All State Emergency Response Resources Have Been Engaged and Are Prepared to Assist Localities with Storm-Related Operations
Portions of North Country Could See Up to 8 Inches of Snow; Remaining Portions of State Could Receive Up to 6 Inches of Snow or Wintery Mix Through Wednesday Morning
Storm Will Impact Tuesday Evening and Wednesday Morning Commutes; Travelers Should Use Extreme Caution
Governor Andrew M. Cuomo today urged New Yorkers to use extreme caution during the Tuesday evening and Wednesday Morning commutes as a large winter storm system has begun impacting much of New York. The storm is expected to produce up to 8 inches of snow in portions of the North Country and between 3 to 6 inches of snow or a mixture of sleet and freezing for several areas throughout the rest of the state. At the Governor's direction, state agencies have deployed all necessary response resources and stand ready to assist any local government in need. New Yorkers, especially those who are commuting or traveling Tuesday evening and Wednesday morning, should pay close attention to local weather forecasts and plan extra time to reach their destination safely.
"New Yorkers have dealt with winter weather before, and we will again, but given the impact this storm is expected to have on our roadways during high-traffic commuting times, I am urging anyone who has to travel, to do so as carefully as possible," Governor Cuomo said. "New Yorkers can rest assured that our plows are already out clearing the roads and all available emergency response assets are ready to go. This isn't anything we haven't seen before and we will get through it, but it will take all of us acting responsibly to do so."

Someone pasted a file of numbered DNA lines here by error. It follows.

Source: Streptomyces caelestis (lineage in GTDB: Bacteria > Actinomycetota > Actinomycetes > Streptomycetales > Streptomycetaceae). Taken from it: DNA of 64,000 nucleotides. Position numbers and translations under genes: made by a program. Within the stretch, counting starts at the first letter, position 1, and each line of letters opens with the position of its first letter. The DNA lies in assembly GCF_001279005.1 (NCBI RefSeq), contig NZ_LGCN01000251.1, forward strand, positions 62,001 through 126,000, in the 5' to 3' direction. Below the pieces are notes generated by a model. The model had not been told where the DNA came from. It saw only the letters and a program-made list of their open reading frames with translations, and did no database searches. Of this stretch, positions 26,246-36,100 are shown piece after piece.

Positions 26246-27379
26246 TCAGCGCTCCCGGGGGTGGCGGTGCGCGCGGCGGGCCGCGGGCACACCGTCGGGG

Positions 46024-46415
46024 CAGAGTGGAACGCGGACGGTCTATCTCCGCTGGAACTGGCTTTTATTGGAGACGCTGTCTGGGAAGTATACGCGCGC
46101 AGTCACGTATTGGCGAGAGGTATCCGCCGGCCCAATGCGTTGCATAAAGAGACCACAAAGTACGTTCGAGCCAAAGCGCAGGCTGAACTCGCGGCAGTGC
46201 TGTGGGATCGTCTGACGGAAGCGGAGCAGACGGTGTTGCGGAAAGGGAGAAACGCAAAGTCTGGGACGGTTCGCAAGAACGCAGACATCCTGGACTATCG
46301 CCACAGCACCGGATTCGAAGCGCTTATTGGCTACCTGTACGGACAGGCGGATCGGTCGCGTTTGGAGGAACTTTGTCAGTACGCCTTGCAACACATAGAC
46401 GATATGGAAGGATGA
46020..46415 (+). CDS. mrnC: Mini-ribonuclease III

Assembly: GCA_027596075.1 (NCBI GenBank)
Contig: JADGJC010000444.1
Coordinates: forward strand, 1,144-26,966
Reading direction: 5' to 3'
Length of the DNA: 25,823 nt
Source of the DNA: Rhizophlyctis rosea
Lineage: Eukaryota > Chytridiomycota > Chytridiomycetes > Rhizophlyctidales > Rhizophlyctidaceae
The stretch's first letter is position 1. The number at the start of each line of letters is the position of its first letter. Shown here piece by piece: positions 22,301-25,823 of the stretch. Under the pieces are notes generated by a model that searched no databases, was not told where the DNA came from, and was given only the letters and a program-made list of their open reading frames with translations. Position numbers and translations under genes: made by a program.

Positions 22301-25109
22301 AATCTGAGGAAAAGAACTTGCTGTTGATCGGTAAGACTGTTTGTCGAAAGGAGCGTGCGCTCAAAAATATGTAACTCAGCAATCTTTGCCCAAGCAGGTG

This latest storm system began impacting the state Tuesday afternoon and is expected to last through Wednesday morning. Parts of the Adirondacks and the Catskills could see up to 8 inches of snow, while most other areas, including New York City and Long Island, could see anywhere between 3 to 6 inches of snow or a mixture of sleet and freezing rain. Temperatures across the state will range from mid 20s to low 30s during the daytime hours, however during the overnight hours, some road surfaces may be slippery due to falling temperatures and depending on the type of precipitation. Drivers are being reminded use extra caution when traveling during the next 24 hours.
The weekend will see temperatures drop across most of the state as an arctic air mass will push into the region Thursday night and last through Saturday, with low temperatures hovering around zero or below.
The National Weather Service has already issued a number of Winter Weather warnings and advisories for much of the state. For a complete listing of weather watches and warnings in your area, visit your area's National Weather Service website.
Department of Transportation
The State Department of Transpiration is responding to this event and has the following statewide assets available:
- 1,617 snow plows
- 313 large loaders
- 176 medium duty plows
- 52 tow plows
- 38 snowblowers
- 20 graders
- 11 pickup trucks with plows
The Thruway Authority has 694 operators and supervisors ready to respond with 247 large snow plows, 102 medium snow plows, 10 tow plows and 61 loaders across the state with more than 122,000 tons of road salt on hand.
Variable Message Signs, Highway Advisory Radio and social media are utilized to alert motorists of winter weather conditions on the Thruway.
The Thruway Authority encourages motorists to download its mobile app which is available for free on iPhone and Android devices. The app provides motorists direct access to real-time traffic and navigation assistance while on the go. Motorists can also sign up for TRANSalert e-mails which provide the latest traffic conditions along the Thruway here.